OPINION: The lesser of two evils



The Democrat and Republican parties are always against each other, hence their symbols facing away from each other.

The way the current election system is run is tyrannical and unconstitutional.

The recent election has been the buzz of the nation. With Covid-19, black lives matter protests, and various other things in recent months affecting the state of the country, many felt this was the most important election in years. The turnout showed this, as the country had the highest voter turnout since 1968, with over 148 million votes counted. Nearly all of these votes went to either Joe Biden or Donald Trump, even though many people felt that neither candidate was suitable for the position.

There were three types of voters in the election: Trump supporters, Biden supporters, and those who voted for the lesser of two evils. Almost every adult I spoke to during this process used this exact phrase: “The lesser of two evils.” If one doesn’t want someone to win, they use their own vote as ammunition against them by voting for the other major candidate regardless of if they support them or not. This is not an uncommon practice. According to a survey conducted before the 2016 election, “ 33 percent of Trump supporters and 32 percent of Clinton voters attributed their choice in candidate to an opposition for the other candidate.” Voters have been voting for the lesser of two evils for several elections.

The first section of the Constitution gives the American people popular sovereignty. This means that government and political power is derived from the citizens. The main way this is expressed is in the people’s right to vote. However, when such a large amount of people are voting for the lesser of two evils, this right is not being properly used. The question that is brought to mind the most in this situation is: Why are people voting for the lesser of two evils? Why not vote for a candidate who they support? There are three main reasons why this concept has taken such a major place in elections:

The factor that likely contributes the most to this premise is the two-party system that takes place in the United States. Long before one can vote, citizens are exposed to the Democratic and Republican parties that dominate elections. Many don’t know about parties such as the Libertarian party, the Green party, and the Constitutional party. The ones that do know about them often would not consider voting for them. Democratic and Republican candidates tend to have much more funding to work with then the third party candidates. Campaigning is expensive, and many ‘third-party’ candidates tend to not be able to keep up due to the monopoly the two parties have on the flow of information. Ad space, speech space, and even space on the ballot itself are more difficult to obtain for third party candidates than for Democrats and Republicans.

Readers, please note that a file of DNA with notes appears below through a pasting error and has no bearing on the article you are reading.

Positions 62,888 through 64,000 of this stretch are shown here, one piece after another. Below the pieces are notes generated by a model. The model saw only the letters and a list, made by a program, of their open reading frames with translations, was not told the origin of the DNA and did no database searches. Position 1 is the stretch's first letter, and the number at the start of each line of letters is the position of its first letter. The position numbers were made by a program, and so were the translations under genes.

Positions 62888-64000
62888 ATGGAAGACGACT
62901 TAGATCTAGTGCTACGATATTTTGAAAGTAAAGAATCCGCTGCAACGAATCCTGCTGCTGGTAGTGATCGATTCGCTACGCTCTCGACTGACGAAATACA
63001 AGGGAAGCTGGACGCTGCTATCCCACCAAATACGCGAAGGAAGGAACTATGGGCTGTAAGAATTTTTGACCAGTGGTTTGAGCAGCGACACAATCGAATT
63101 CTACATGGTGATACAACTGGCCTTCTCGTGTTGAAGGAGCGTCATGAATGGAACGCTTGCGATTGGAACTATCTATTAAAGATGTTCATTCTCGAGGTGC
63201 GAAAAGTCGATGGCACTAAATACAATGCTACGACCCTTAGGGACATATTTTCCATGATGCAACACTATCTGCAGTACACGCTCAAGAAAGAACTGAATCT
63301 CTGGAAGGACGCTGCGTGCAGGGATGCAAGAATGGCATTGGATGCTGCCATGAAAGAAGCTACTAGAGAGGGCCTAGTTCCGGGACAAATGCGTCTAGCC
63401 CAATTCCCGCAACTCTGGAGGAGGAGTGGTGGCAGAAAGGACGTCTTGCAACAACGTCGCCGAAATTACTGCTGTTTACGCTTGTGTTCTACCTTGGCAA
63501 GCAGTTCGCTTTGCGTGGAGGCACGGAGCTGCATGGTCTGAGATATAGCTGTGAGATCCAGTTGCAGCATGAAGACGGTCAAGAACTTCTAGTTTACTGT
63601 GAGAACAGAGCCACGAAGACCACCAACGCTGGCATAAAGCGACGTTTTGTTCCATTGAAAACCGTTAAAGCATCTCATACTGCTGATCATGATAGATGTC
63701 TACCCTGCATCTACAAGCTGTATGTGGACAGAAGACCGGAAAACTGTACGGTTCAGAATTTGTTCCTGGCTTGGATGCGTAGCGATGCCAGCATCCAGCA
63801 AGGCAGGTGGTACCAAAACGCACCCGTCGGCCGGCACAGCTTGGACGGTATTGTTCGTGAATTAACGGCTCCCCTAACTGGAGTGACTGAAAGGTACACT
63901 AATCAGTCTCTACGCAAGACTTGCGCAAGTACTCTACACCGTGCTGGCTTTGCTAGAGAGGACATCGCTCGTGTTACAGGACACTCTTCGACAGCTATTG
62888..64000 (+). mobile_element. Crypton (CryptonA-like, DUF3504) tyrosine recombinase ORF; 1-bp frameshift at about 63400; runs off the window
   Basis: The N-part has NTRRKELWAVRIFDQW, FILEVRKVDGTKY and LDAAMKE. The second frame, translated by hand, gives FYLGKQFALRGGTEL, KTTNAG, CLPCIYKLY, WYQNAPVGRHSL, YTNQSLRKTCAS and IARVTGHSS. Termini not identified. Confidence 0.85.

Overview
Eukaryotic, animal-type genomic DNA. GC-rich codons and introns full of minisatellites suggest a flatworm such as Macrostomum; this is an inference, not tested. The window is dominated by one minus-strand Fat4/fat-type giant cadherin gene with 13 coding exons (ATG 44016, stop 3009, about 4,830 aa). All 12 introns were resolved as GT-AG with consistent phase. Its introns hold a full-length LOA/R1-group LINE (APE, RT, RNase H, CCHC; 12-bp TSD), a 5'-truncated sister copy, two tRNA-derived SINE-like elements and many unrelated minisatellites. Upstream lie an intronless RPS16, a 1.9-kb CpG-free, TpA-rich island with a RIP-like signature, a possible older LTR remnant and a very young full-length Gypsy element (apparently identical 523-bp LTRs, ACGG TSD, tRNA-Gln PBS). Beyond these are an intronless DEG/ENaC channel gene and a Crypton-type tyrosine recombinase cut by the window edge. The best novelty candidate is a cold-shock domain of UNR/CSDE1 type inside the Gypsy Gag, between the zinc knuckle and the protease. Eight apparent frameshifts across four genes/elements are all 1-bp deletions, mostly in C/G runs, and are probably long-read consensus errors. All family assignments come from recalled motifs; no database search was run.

When one is asked who they are voting for, if they state an independent or third party candidate, they are accused of throwing their vote away. One of the main reasons for this perception is the electoral college. It is felt as if voting for a candidate that is not a part of the two parties that dominate the political system will not affect the outcome, as the majority of people in the state and the representative will not vote in this manner. This, in a sense, adheres to the bystander effect. The bystander effect is when the presence of others discourages someone from acting. In this scenario, since it is the general perception that the majority of people will vote for those candidates, people will not act against this. In reality, if everyone were to vote for a third-party candidate, either they would be elected, or the electoral college would prevent such likely leading to a revision of the system.

The third main reason many will not consider voting for a candidate they prefer is the inconsistency of state ballots. The Democratic and Republican candidates are guaranteed to be on all 50 ballots. However, the other candidates have to go through a much more complicated process in order to be on each state’s ballot. Because of this, the number of candidates on each ballot is different. According to Ballotpedia, in the 2020 election, ballots had anywhere between three candidates and twenty-one candidates. Due to this large range, many candidates don’t have an actual chance to win the presidential election. In addition, the way the election functions is determined by the state. In non-presidential elections, certain states, including Pennsylvania, have chosen to follow a closed primary system. In other words, one has to register as either a Republican or Democrat in order to vote. This creates a bias as well as an uneven system as only nine states have fully closed primary systems.

In four years, another presidential election will be held. By then, the majority of students currently enrolled in high school will be able to vote. Many students are not excited about this opportunity, as, rather than using votes to express one’s own voice, the elections have become voting for the lesser of two evils. 

Two evils should not be our only choices in regards to the future of the United States of America.